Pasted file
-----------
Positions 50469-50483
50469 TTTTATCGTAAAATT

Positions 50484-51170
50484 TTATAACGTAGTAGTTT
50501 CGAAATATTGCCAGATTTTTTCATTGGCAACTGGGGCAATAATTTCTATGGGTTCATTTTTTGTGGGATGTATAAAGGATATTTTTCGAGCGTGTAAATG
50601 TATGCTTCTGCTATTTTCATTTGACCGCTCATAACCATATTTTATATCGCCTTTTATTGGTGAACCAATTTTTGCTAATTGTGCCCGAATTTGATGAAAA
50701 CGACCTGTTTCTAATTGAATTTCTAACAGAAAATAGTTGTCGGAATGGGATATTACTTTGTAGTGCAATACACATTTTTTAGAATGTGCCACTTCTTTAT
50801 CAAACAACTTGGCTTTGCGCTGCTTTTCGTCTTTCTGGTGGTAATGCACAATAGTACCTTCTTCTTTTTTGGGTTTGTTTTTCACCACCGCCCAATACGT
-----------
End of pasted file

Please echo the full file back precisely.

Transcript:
Positions 50469-50483
50469 TTTTATCGTAAAATT

Positions 50484-51170
50484 TTATAACGTAGTAGTTT
50501 CGAAATATTGCCAGATTTTTTCATTGGCAACTGGGGCAATAATTTCTATGGGTTCATTTTTTGTGGGATGTATAAAGGATATTTTTCGAGCGTGTAAATG
50601 TATGCTTCTGCTATTTTCATTTGACCGCTCATAACCATATTTTATATCGCCTTTTATTGGTGAACCAATTTTTGCTAATTGTGCCCGAATTTGATGAAAA
50701 CGACCTGTTTCTAATTGAATTTCTAACAGAAAATAGTTGTCGGAATGGGATATTACTTTGTAGTGCAATACACATTTTTTAGAATGTGCCACTTCTTTAT
50801 CAAACAACTTGGCTTTGCGCTGCTTTTCGTCTTTCTGGTGGTAATGCACAATAGTACCTTCTTCTTTTTTGGGTTTGTTTTTCACCACCGCCCAATACGT